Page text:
You are so lucky to be able to get duckweed from the park. I have to buy mine and hope I can keep it alive through the hot summers/ Here is a source which includes permanganate treatment for disinfecting duckweed. Bleach is fatal for this plant. If you get some duckweed and put int in your tank, once the fish have tasted it, they will eat every scrap. What you want to do is set up a duckweed tub. You can feed it the water you remove from your tank during water changes and adding some fertilizer doesn't hurt. I wouldn't worry at all about overfeeding duckweed. This plant races through the digestive tract, which is just what you want. The problem is always growing enough duckweed for your fish.

Yes, I saw the comment about the CO2. I'm rather uneasy about putting CO2 in a fish tank. I doubt if that's the whole problem, but do check it out. Goldfish don't like a pH below 7.

Edited by shakaho
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Many thanks for the excellent advice, Sharon. Given so many variables to test, I think it'd be best if I do this in stages so I stand a better chance of identifying the cause. I'll start with exclusion of the CO2 for a week to remove the pH swing and buffer at 7.5 for the whole period. Then I'll do the food, then the water level. Interestingly, I fed sushi nori last evening and the evening before and he's not shown the positive buoyancy immediately following. He was even okay after the usual HIkari sticks this morning as I was at home to watch. That said, he's still been sleeping facing the stars (assumed negatively buoyant) at night though.

I'm looking forward to a ninja-style raid on my local park. They fence off most of the ponds in the parks in London and I get the impression you're discouraged from stepping over.

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I'm looking forward to a ninja-style raid on my local park. They fence off most of the ponds in the parks in London and I get the impression you're discouraged from stepping over.

Be brave! This is for your fish.

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Many thanks for the excellent advice, Sharon. Given so many variables to test, I think it'd be best if I do this in stages so I stand a better chance of identifying the cause. I'll start with exclusion of the CO2 for a week to remove the pH swing and buffer at 7.5 for the whole period. Then I'll do the food, then the water level. Interestingly, I fed sushi nori last evening and the evening before and he's not shown the positive buoyancy immediately following. He was even okay after the usual HIkari sticks this morning as I was at home to watch. That said, he's still been sleeping facing the stars (assumed negatively buoyant) at night though.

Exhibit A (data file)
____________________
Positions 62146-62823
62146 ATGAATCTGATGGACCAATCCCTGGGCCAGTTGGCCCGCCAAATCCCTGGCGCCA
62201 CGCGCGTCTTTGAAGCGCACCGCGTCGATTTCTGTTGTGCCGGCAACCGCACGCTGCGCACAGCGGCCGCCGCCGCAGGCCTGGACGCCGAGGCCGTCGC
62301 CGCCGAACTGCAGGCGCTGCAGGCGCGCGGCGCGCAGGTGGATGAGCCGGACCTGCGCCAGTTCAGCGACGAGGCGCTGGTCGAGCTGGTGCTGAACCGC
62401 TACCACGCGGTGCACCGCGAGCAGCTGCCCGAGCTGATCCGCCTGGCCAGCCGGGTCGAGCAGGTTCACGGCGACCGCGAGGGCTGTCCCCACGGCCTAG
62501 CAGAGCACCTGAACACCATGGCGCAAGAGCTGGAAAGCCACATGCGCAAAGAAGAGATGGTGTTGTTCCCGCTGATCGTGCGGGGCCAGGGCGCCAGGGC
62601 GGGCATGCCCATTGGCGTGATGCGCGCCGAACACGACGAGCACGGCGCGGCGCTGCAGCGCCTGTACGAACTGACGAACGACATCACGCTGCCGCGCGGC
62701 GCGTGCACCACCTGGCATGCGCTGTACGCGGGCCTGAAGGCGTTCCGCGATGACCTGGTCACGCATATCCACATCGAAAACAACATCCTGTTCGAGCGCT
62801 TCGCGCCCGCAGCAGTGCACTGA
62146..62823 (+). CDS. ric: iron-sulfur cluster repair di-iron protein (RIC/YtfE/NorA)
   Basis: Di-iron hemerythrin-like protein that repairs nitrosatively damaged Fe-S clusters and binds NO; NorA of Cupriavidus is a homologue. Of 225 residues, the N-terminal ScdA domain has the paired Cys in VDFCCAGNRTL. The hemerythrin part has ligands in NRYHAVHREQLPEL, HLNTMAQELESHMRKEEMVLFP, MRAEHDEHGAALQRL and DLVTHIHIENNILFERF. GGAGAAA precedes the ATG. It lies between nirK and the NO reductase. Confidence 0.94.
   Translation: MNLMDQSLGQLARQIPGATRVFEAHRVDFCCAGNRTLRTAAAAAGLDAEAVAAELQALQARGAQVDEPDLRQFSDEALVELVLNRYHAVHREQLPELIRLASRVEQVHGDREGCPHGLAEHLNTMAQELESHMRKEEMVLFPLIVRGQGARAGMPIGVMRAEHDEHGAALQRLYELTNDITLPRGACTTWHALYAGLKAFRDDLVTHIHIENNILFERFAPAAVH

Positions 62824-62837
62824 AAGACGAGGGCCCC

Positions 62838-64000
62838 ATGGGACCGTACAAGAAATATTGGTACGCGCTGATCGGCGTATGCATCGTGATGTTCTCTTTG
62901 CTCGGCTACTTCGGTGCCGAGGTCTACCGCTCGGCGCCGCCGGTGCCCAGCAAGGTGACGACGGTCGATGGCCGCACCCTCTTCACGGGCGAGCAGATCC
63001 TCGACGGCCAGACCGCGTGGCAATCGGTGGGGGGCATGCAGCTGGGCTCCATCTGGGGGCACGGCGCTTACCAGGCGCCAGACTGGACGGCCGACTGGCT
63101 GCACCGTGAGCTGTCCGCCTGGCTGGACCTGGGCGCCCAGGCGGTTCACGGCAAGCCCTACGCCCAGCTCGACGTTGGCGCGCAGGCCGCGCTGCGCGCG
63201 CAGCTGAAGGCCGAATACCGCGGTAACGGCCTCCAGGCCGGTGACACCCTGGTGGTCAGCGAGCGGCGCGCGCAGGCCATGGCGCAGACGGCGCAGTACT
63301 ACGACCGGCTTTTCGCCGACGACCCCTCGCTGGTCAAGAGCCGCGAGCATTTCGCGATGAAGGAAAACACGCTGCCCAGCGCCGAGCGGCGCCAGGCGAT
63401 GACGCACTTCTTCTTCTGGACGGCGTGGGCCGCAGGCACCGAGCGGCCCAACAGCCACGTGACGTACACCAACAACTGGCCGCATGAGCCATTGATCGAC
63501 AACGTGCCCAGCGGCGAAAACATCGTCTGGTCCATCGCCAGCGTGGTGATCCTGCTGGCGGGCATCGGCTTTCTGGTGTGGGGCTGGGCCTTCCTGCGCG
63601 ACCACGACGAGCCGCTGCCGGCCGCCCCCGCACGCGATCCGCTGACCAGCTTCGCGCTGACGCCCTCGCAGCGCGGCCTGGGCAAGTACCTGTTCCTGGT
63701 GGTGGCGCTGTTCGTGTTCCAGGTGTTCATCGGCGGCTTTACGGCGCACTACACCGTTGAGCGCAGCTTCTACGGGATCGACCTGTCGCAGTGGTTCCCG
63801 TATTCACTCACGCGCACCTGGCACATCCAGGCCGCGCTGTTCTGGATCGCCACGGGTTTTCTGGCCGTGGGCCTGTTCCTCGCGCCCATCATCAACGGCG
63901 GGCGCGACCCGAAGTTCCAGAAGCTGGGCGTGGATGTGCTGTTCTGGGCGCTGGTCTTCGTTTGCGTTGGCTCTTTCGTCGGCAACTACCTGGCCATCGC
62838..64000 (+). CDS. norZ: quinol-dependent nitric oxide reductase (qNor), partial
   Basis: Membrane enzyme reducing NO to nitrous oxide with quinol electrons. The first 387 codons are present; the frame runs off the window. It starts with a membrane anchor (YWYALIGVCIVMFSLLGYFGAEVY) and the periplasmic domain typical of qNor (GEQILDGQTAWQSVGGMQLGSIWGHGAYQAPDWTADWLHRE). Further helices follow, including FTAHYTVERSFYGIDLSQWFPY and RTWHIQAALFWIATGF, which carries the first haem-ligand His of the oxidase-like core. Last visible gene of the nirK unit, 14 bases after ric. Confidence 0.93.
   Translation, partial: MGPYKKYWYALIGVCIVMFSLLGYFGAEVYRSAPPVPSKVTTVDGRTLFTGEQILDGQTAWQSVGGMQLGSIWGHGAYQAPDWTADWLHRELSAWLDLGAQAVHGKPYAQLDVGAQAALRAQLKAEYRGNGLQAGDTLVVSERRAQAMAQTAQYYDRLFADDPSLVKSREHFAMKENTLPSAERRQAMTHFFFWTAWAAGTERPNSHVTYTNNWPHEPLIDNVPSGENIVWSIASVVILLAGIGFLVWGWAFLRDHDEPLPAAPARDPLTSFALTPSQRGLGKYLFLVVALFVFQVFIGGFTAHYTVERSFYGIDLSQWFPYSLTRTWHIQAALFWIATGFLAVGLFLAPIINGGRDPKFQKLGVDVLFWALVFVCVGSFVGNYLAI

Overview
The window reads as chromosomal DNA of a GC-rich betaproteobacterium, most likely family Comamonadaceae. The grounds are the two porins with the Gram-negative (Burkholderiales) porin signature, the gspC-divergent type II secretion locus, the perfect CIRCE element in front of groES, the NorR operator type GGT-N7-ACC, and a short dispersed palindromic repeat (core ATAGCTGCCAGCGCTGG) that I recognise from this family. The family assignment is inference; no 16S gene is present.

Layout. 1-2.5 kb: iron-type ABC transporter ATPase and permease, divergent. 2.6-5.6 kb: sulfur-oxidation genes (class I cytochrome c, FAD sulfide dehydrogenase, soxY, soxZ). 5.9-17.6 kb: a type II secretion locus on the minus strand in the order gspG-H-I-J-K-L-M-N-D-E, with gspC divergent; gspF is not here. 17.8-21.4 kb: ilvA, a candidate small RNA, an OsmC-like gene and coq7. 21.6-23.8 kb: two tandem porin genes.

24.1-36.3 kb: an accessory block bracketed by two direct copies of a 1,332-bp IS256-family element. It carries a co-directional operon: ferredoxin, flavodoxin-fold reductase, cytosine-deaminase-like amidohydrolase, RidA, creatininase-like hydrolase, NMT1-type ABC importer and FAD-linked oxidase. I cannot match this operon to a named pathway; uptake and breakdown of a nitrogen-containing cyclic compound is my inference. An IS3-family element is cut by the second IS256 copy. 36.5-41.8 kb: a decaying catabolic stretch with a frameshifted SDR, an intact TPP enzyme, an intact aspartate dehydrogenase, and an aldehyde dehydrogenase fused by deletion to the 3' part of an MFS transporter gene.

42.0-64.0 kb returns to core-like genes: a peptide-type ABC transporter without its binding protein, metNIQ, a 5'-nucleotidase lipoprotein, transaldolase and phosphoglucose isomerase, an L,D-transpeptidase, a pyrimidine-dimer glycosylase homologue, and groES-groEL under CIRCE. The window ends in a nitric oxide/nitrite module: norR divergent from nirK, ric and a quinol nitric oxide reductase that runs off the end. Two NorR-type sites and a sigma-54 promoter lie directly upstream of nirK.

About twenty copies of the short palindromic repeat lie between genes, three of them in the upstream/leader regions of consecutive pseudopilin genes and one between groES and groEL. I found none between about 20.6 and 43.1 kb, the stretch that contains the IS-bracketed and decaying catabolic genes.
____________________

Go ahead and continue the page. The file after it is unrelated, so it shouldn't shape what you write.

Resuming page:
I'm looking forward to a ninja-style raid on my local park. They fence off most of the ponds in the parks in London and I get the impression you're discouraged from stepping over.

For food you could try emerald entree. It's a frozen food and comes in a pack like frozen bloodworms or brine shrimp.

It's really messy so I would feed in a separate container.

I don't know if it would work on your fish but it works on some

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Actually, I really would like to focus on frozen bloodworms or brine right now, in addition to the suggestions shakaho has made. I'm sure there will come a time to test other foods that may work, but I think brine and bloodworms are two things that have some pretty good track records. :)

Edited by dnalex
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Actually, I really would like to focus on frozen bloodworms or brine right now, in addition to the suggestions shakaho has made. I'm sure there will come a time to test other foods that may work, but I think brine and bloodworms are two things that have some pretty good track records. :)

Yes! Bloodworms are great, and goldfish love 'em. [emoji1]

I haven't fed brine shrimp in a while, but I remember mine really liked that too.